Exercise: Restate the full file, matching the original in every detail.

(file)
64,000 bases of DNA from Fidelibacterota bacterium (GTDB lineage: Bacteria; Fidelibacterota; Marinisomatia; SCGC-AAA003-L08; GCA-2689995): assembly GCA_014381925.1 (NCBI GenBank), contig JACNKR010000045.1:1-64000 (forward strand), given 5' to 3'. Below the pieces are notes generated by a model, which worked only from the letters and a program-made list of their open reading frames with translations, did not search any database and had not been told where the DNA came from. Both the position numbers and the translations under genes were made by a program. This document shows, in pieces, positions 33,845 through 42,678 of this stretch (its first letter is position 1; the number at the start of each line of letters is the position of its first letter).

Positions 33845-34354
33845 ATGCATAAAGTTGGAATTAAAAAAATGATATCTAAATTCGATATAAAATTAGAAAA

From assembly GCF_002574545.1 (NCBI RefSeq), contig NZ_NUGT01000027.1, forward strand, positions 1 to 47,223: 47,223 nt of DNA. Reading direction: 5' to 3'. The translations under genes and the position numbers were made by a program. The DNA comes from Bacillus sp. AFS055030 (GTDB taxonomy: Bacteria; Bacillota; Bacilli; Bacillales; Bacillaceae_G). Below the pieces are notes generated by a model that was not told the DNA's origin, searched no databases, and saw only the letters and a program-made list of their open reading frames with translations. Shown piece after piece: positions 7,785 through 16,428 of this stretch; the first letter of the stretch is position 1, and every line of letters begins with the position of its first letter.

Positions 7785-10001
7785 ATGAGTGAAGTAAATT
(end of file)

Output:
64,000 bases of DNA from Fidelibacterota bacterium (GTDB lineage: Bacteria; Fidelibacterota; Marinisomatia; SCGC-AAA003-L08; GCA-2689995): assembly GCA_014381925.1 (NCBI GenBank), contig JACNKR010000045.1:1-64000 (forward strand), given 5' to 3'. Below the pieces are notes generated by a model, which worked only from the letters and a program-made list of their open reading frames with translations, did not search any database and had not been told where the DNA came from. Both the position numbers and the translations under genes were made by a program. This document shows, in pieces, positions 33,845 through 42,678 of this stretch (its first letter is position 1; the number at the start of each line of letters is the position of its first letter).

Positions 33845-34354
33845 ATGCATAAAGTTGGAATTAAAAAAATGATATCTAAATTCGATATAAAATTAGAAAA

From assembly GCF_002574545.1 (NCBI RefSeq), contig NZ_NUGT01000027.1, forward strand, positions 1 to 47,223: 47,223 nt of DNA. Reading direction: 5' to 3'. The translations under genes and the position numbers were made by a program. The DNA comes from Bacillus sp. AFS055030 (GTDB taxonomy: Bacteria; Bacillota; Bacilli; Bacillales; Bacillaceae_G). Below the pieces are notes generated by a model that was not told the DNA's origin, searched no databases, and saw only the letters and a program-made list of their open reading frames with translations. Shown piece after piece: positions 7,785 through 16,428 of this stretch; the first letter of the stretch is position 1, and every line of letters begins with the position of its first letter.

Positions 7785-10001
7785 ATGAGTGAAGTAAATT